Thanks for taking the trouble to reply. Is appreciated. Having fitted buffers with Massoth XLS to 4 locos earlier this year, I thought I knew the booklet quite well but I have just been to the desk to check and it seems the only reference in it to an LGB decoder is for their 55021 model. Looking under the bonnet of my Zillertal 25703 the decoder is a very complicated looking inverted double decker which I gather is a MFX. I can imagine that asking Marklin about using a Massoth product these days may not get me very far.
 
As John says..
Check continuity.
Clean the backs of the wheels, where the carbon brushes rub. - Check brushes not worn out.
Clean tyre treads, and skates.

DO NOT!
Adjust any CV's, until you are sure that you know the make and model of decoder fitted.
Note CV values before altering.
Only adjust one value at a time. - Unless two CV's work in unison.

If you have a Massoth decoder, many have a CV to set either two, or four, cuffs per revolution. - I tend to set it to '2',as although this is 'wrong' I think it sounds better with our small loco's. YMMV, of course.

PhilP
I was looking for that, which CV is that on a Massoth XLS please Phil? Do you not have a manual Mike in Devon Mike in Devon ?
 
Thanks for taking the trouble to reply. Is appreciated. Having fitted buffers with Massoth XLS to 4 locos earlier this year, I thought I knew the booklet quite well but I have just been to the desk to check and it seems the only reference in it to an LGB decoder is for their 55021 model. Looking under the bonnet of my Zillertal 25703 the decoder is a very complicated looking inverted double decker which I gather is a MFX. I can imagine that asking Marklin about using a Massoth product these days may not get me very far.
Hi Mike,
For the MLGB MFX Decoder you wil be needing a MLGB Power buffer. Otherwise it won't work. Their power buffer is a double one, one for the motor and on for the sound. Connecting it to a Massoth power buffer won't work.
 
Hi Mike,
For the MLGB MFX Decoder you wil be needing a MLGB Power buffer. Otherwise it won't work. Their power buffer is a double one, one for the motor and on for the sound. Connecting it to a Massoth power buffer won't work.
Aha that explains why when I fitted a small Massoth power buffer to my LGB Steam Tram DCC only the LGB sound box unit worked.
 
I’m not familiar with those LGB soundboxes, and how to buffer them. It seems obvious that the motor decoder and the separate spund decoder each need their own power buffer. I mostly use combined sound/motor decoders from Massoth. For the MLGB MFX decoders there is a dedicated double power buffer from MLGB. At the MFX decoders it is very complicated to connnect extra equipment to it. The CV programming is different at each type. And Märklin isn’t very helpful either.
 
I’m not familiar with those LGB soundboxes, and how to buffer them. It seems obvious that the motor decoder and the separate spund decoder each need their own power buffer. I mostly use combined sound/motor decoders from Massoth. For the MLGB MFX decoders there is a dedicated double power buffer from MLGB. At the MFX decoders it is very complicated to connnect extra equipment to it. The CV programming is different at each type. And Märklin isn’t very helpful either.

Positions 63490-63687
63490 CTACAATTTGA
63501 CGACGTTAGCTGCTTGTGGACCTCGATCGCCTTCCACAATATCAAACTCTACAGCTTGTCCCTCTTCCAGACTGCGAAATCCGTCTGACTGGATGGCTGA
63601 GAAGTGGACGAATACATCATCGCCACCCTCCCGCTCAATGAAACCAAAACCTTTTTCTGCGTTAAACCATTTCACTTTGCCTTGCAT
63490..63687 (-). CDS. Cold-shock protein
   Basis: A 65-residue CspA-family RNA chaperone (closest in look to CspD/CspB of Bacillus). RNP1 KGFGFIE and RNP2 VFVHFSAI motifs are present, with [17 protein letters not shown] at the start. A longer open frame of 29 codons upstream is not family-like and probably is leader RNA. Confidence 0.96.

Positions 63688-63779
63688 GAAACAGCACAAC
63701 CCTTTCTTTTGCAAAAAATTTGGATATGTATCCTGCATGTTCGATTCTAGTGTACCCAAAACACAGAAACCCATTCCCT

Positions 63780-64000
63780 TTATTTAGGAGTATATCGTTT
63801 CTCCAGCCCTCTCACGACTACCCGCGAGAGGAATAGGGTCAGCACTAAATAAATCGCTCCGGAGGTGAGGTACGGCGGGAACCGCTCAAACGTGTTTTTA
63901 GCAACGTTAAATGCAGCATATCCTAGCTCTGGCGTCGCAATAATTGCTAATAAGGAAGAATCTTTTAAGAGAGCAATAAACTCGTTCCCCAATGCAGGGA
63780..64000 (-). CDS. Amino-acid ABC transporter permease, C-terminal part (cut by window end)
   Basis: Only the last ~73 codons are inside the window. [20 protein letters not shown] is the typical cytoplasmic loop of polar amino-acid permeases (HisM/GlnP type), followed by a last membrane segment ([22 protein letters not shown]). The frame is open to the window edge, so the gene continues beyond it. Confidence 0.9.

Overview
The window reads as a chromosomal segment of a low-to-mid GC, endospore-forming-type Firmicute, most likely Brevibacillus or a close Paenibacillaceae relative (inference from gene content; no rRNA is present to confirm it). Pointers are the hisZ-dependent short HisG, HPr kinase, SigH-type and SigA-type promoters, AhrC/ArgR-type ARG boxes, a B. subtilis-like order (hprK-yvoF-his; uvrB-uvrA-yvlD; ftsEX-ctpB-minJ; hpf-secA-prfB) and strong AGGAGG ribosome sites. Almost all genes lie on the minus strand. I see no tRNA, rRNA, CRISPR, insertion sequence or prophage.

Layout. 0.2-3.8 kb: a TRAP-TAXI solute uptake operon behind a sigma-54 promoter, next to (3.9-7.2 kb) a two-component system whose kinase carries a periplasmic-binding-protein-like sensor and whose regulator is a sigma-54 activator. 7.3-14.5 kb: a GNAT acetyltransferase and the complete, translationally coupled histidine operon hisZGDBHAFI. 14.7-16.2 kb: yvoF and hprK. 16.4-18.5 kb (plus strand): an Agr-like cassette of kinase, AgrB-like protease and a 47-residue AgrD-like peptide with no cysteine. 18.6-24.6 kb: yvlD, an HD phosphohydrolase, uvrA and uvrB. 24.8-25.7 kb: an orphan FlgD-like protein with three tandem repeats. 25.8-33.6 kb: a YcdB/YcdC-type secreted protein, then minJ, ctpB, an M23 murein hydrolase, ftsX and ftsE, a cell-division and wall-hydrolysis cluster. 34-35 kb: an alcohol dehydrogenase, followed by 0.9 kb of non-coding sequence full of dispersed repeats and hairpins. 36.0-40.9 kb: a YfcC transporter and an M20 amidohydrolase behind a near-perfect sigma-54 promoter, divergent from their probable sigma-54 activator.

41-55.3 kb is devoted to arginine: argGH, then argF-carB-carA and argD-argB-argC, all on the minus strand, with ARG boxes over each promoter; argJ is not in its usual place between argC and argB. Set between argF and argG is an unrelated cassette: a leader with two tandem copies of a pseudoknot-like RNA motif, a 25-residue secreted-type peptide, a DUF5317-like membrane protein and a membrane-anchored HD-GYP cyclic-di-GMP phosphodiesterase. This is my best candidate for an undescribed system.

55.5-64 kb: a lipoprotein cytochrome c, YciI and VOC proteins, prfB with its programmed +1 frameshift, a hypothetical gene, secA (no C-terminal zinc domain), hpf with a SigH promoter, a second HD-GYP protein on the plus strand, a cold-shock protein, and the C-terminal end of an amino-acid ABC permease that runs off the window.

Yes one would have though that there would be a way to add the varying buffers available as a selection when adding one to the d3coder. But perhaps that is my simple mind at work when there could ba many types with differing complex requirements.
 
Thanks to the folks who replied with advice and guidance. The folks at GRS have said that the latest Rhaetian 1-3-1 has an MFX decoder that includes a stay alive function (cue Beegees earworm) and has confirmed that only the LGB buffer suits aMFX decoded and that it a stinker of a job. That prompted me to look again at the Zillertal paperwork. I had forgotten that it came with a second larger format handbook that has a page under the heading Voltage Buffer but the table might as well be heiroglyphs to me. I could scan it and post it here if anyone has a LGB Rosetta stone.

Turning to wheel and contact cleanliness, I have to clean, deweed and blow all sorts of crud off the track prior to a running session but LGB wheels and skates need little attention but my 2 Piko locos are dirt magnets that need regular attention. Is that just me or do others find the same?
 
Turning to wheel and contact cleanliness, I have to clean, deweed and blow all sorts of crud off the track prior to a running session but LGB wheels and skates need little attention but my 2 Piko locos are dirt magnets that need regular attention. Is that just me or do others find the same?
Early non plated Piko wheels were a complete nightmare. My original Kamel was an early one so I bought a set of newer power bogies to make it a decent runner. Still not the best and only resolved when I converted it to battery. Same with the early 218 now sold out of service and converted to battery.